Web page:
The Osage Beach Police Department extends a warning to pet owners with temperatures expected to hover above 90 degrees this week. During summer months, dogs and cats can become susceptible to heat stroke in a matter of moments.


At just 70 degrees, a the inside of a parked car can become unbearably warm for animals.


The Osage Beach Police Department extends a warning to pet owners with temperatures expected to hover above 90 degrees this week. During summer months, dogs and cats can become susceptible to heat stroke in a matter of moments.

At just 70 degrees, a the inside of a parked car can become unbearably warm for animals.

"In just 10 minutes, the temperature inside your car can reach 102 degrees or hotter. In just 30 minutes, the temperature can reach 120 or hotter. At 110 degrees, your pet may have just minutes to live as it suffers heatstroke, leading to collapse, multi system failure, brain damage, and death," Osage Beach Police Sgt. Arlyne Page explained.

According to ASPCA Vice President of Veterinary Outreach Lila Miller, "symptoms of  overheating in pets include excessive panting or difficulty breathing, increased heart and respiratory rate, drooling, mild weakness, stupor or even collapse."

Sgt. Page recommends that pet owners who spot warning signs of heat stroke take immediate action. Place the animal in cool, not icy water, and rub them down with cool wet towels immediately. A cool wet towel placed loosely around the front of the animal’s neck is also recommended. Start cooling the animal’s feet first and work your way up. This will help reduce the chance of shock to the animal. Sgt. Page also recommends seeking help from a veterinarian immediately.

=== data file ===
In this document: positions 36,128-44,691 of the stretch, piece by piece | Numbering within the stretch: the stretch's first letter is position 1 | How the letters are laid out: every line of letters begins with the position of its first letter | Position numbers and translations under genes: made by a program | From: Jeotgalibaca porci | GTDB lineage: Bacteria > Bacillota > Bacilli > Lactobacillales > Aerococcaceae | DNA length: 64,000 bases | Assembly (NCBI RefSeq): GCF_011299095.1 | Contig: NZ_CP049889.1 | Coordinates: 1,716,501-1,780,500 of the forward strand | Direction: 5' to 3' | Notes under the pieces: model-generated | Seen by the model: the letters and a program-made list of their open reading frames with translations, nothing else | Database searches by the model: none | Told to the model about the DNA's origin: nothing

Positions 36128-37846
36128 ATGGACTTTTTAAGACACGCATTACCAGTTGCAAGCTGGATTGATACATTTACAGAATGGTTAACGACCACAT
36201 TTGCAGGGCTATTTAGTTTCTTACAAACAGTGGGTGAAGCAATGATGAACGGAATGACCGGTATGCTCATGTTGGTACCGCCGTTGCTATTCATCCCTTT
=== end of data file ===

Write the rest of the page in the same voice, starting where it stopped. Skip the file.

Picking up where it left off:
"Of course, the best way to avoid this type of animal cruelty is not to leave your pets in the vehicle in the first place," Page said. "This also applies to leaving your animals in the back of a pick up or in your yard without access to shelter or water."

Boat owners who take their dogs out for cruises should also watch for signs of dehydration. Dogs do not sweat like humans do. Their bodies get rid of excess heat by panting and by sweating through their foot pads and nose. Hot surfaces like the floor of a boat, boat seats and engine covers can also pose a danger to dogs.

Sgt. Page also asked pet owners not to give their pets alcoholic beverages, which can poison pets in the heat.